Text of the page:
Catholicism in Latin America: 5 key facts

Pope Benedict XVI began his second trip to Latin America on March 23, with stops in Mexico and Cuba. Here is a brief history of the Catholic church in the Americas:

1.Colonial roots

A banner with an image of Pope Benedict XVI hangs at the site of a campground set aside for pilgrims ahead of the pope's arrival in Leon, Mexico, Friday. (Alexandre Meneghini/AP)

The Catholic Church’s presence in Latin America traces back to Spanish colonization. Following Christopher Columbus’s arrival in the region in 1492, Spain claimed much of the Americas.

Though many European settlers and explorers who followed in Columbus’s footsteps proselytized their Catholic beliefs, it wasn’t until 1537 that Pope Paul III issued a charter affirming that the indigenous populations in Latin America were equal to Europeans, and thus allowed to become Christians.

In the 1800s, numerous countries, including Chile, Ecuador, and Colombia, signed contracts with the Catholic Church, or modeled their constitution on Catholic values, declaring themselves Catholic states.

First papal visit to Latin America

Pope Benedict XVI waves as he boards a plane on his way to a six-day visit to Mexico and Cuba, at Rome's Fiumicino international airport, Friday. (Andrew Medichini/AP)

Despite the Catholic Church’s lengthy presence in Latin America, the first papal visit to the region didn’t take place until 1968, when Pope Paul VI visited Bogota, Colombia. A TIME Magazine article dated Aug. 30, 1968, noted that upon arrival, the pope “fell to his knees at the foot of the airplane ramp and kissed the concrete,” imitating Christopher Columbus’s first act when he arrived in the New World.

When Paul VI visited, the region was caught up in conflicts and dictatorships, ranging from a civil war in Guatemala to a military rule in Brazil. However, the main purpose of the pope’s visit was to prevent further splintering of the Latin American Catholic church, according to TIME.

Benedict XVI in Latin America

Pope Benedict XVI, flanked by Vatican secretary of state Cardinal Tarcisio Bertone (l.) and Italian Premier Mario Monti arrives at Rome Fiumicino international airport to board a plane on his way to a six-day visit to Mexico and Cuba, Friday. (Andrew Medichini/AP)

Benedict XVI has visited the region once before, traveling to Brazil, home to the world’s largest Catholic population, in May 2007.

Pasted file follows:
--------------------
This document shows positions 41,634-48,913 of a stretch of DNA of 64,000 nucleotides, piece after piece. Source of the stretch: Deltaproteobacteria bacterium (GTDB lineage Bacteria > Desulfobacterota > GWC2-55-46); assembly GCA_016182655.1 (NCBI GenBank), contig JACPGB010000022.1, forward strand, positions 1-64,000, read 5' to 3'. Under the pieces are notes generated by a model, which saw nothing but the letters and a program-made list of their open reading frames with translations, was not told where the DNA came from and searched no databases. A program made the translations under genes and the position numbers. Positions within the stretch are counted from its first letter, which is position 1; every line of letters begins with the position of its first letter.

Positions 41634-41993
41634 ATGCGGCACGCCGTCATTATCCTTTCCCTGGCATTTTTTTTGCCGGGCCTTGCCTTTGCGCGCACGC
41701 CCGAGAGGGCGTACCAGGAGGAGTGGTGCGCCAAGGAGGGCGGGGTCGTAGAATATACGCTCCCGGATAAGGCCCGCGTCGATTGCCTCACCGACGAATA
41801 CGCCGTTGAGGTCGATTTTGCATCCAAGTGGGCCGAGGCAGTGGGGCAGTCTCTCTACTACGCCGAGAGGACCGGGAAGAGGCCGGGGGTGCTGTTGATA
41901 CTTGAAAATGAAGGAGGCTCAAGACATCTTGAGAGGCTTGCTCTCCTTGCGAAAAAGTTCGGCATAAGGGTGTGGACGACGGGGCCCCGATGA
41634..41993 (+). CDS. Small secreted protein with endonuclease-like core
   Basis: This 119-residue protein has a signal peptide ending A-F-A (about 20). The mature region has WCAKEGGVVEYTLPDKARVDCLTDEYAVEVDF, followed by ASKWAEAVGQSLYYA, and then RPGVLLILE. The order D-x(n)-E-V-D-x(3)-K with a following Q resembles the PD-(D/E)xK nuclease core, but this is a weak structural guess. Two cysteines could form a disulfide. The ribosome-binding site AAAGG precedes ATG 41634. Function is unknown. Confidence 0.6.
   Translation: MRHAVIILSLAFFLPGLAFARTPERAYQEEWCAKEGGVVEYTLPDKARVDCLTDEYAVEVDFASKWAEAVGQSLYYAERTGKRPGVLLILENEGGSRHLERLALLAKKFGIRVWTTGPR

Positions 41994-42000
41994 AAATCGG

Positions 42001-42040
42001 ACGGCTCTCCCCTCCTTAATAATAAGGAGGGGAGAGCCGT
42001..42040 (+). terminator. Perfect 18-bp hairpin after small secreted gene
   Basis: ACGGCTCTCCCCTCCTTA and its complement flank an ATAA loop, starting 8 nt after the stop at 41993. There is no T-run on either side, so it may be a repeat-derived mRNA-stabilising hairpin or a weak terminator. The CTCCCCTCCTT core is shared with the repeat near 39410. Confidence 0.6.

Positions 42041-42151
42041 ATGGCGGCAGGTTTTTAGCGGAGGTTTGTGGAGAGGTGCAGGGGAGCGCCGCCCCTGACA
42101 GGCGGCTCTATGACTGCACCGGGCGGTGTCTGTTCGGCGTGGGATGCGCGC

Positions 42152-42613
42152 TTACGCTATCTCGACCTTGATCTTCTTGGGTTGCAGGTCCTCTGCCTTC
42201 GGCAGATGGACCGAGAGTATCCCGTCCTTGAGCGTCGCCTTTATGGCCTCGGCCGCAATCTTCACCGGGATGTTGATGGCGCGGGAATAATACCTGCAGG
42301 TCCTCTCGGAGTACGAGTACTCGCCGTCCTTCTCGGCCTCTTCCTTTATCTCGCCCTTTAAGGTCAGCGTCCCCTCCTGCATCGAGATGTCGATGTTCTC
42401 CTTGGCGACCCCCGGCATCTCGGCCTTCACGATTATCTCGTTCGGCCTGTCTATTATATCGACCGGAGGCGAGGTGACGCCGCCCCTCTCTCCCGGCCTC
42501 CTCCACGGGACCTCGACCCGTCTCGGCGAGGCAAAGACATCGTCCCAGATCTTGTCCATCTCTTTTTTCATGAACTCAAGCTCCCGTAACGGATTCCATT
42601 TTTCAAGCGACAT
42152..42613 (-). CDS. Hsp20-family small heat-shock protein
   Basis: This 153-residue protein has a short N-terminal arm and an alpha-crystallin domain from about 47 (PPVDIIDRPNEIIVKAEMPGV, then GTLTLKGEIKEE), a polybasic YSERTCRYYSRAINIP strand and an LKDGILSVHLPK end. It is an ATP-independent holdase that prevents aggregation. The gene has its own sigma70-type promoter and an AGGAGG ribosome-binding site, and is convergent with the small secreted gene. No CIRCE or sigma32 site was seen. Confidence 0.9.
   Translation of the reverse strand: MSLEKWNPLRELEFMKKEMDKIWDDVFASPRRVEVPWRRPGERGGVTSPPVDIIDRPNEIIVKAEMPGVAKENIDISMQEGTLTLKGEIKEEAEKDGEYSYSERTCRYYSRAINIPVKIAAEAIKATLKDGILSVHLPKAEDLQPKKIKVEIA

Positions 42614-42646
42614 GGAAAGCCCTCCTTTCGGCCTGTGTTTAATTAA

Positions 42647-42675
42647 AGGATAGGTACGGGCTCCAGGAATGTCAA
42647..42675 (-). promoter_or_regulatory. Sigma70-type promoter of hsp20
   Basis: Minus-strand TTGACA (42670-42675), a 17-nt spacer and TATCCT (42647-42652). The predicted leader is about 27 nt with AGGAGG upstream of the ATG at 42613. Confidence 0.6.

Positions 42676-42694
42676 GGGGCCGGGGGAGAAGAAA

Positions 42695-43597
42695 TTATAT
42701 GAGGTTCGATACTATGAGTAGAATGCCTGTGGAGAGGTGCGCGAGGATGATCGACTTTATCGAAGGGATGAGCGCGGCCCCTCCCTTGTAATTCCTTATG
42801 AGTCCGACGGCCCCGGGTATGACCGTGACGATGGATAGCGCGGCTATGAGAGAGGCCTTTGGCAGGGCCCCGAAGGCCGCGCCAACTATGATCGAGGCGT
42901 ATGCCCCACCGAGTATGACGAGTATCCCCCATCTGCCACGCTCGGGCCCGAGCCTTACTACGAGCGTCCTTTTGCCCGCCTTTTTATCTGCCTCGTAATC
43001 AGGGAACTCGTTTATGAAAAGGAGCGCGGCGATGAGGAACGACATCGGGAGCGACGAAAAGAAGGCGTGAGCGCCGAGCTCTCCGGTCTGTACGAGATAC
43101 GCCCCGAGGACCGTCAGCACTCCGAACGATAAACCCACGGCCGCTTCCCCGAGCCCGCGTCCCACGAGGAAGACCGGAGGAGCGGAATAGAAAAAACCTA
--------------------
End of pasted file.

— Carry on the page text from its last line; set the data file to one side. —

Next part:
The pope’s visit was marred, however, by two controversial comments. First, on May 9, Benedict agreed with Mexican bishops’ desire to excommunicate pro-choice Catholic politicians, reports TIME. But perhaps more damaging was a statement he made during a May 13 speech to Latin American bishops in Brazil, when he implied that indigenous people had longed for the Catholic enlightenment brought by the colonists, reports Reuters.

“The proclamation of Jesus and of his Gospel did not at any point involve an alienation of the pre-Columbian cultures, nor was it the imposition of a foreign culture,” he said, without noting forced conversions and violence brought about by colonizing Catholics, reports TIME.

As a result, numerous indigenous groups protested across the Americas and demanded an apology from the pope, which he eventually gave.

Papal visits to Mexico

Catholic devotees take pictures of a statue of the late Pope John Paul II at the Basilica of Our Lady of Guadalupe in Mexico City on March 19. (Tomas Bravo/Reuters)

Pope John Paul II made the first papal visit to Mexico in 1979. He returned four times – in 1990, 1993, 1999, and 2002 – making it one of the most visited countries during John Paul II’s papacy.

Mexico has the second-largest Catholic population in the world, behind Brazil, with 96 million Catholics residing in the country. Although the country lovingly welcomed John Paul II, it has traditionally had one of the strongest separations of church and state in the region, dating back to the Mexican Revolution in the early 1900s, when anticlerical policies were created.

Papal visits to Cuba

A woman walks at the entrance of Havana's Cathedral beside a poster of Pope Benedict XVI on Thursday. (Desmond Boylan/Reuters)

Pope Benedict XVI’s trip marks only the second papal visit to Cuba. After the Cuban Revolution, Fidel Castro dubbed the island an atheist state, exiling priests and sending many to reeducation camps. But the situation began to shift after the Soviet Union fell, and Cuba lost a vital financial lifeline.
As a result – and in an effort to reach out for new sources of foreign investment– Mr. Castro made a landmark gesture toward the Vatican, allowing Pope John Paul II to visit the island in 1998. (To learn more about the Catholic church in Cuba, see this Monitor story.)
Just over half of Cubans identify as Catholic, which places it among the lowest Catholic populations in the region, according the the Pew Forum on Religion and Public Life